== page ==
#2. Density

If you'd like your larvae to grow bigger, then consider spacing out the population. For example, for 1 meter square put in about 3-5 grams of egg initially. With this amount, in 2 weeks, you can end up with about 15-25 kg larvae.

The total food input is 25-45 kg depending on your food choice. The larvae tend to grow bigger in a less crowded area which doesn't cause the heat issue & they don't have to fight for food too aggressively.

#3. Pre-Treating Foods & Reducing Foul Smell

If you get food sources from some other places & don't know whether the foods contain pesticide residue, it's advisable to spray them with some beneficial microbial enzymes. Some good microbes are the Lactobacillus, Bacillus, Saccharomyces. These guys help break down any potential trouble makers & keep the food almost smell-free. With a less unpleasant smell, it's easier to handle for humans & also discourages houseflies from getting near.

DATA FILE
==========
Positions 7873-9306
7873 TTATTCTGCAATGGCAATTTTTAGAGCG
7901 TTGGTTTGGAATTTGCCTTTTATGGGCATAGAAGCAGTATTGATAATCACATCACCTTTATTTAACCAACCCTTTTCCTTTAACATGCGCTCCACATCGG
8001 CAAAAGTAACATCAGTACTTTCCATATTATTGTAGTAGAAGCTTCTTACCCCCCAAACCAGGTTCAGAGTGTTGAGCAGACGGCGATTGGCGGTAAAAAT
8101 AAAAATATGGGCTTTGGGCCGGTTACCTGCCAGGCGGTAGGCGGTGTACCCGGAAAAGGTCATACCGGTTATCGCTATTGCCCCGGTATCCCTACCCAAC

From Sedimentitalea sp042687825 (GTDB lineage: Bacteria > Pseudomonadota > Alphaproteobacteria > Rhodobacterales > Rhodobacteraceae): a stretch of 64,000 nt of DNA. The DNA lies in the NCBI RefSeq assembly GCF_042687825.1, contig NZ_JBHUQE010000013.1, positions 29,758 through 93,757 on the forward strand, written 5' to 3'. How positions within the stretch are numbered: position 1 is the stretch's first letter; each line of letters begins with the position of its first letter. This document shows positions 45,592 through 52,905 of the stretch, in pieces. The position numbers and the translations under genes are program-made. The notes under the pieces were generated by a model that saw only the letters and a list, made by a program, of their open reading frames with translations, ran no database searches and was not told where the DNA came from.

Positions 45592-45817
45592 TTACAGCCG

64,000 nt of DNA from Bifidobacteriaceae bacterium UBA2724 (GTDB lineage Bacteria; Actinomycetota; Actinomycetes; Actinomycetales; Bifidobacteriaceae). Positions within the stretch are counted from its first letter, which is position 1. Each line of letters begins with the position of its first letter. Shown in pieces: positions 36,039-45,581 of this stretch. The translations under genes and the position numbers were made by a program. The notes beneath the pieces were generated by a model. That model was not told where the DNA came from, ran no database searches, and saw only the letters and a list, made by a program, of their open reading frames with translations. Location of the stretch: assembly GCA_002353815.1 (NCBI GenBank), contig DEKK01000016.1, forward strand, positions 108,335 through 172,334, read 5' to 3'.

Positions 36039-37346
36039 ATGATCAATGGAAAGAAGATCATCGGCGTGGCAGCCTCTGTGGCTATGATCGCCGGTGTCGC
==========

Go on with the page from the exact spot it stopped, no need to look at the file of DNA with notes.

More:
They usually sell the enzyme in a bag. For 1 kg enzyme, mix in about 3-5 kg sugar (or molasses) & 100 liter of water. From this starter enzyme, we can then add 900 liters of water to make 1000 liter second-generation enzyme that can be used to chop down any left-over pesticide residue or harmful stuff. This process happens quickly within about a week. You can also try fermenting or cool boiling the foods for 4-5 days to keep it safe & reduce the smell.

#4. Shredding, Turning, Moisture & Air Flow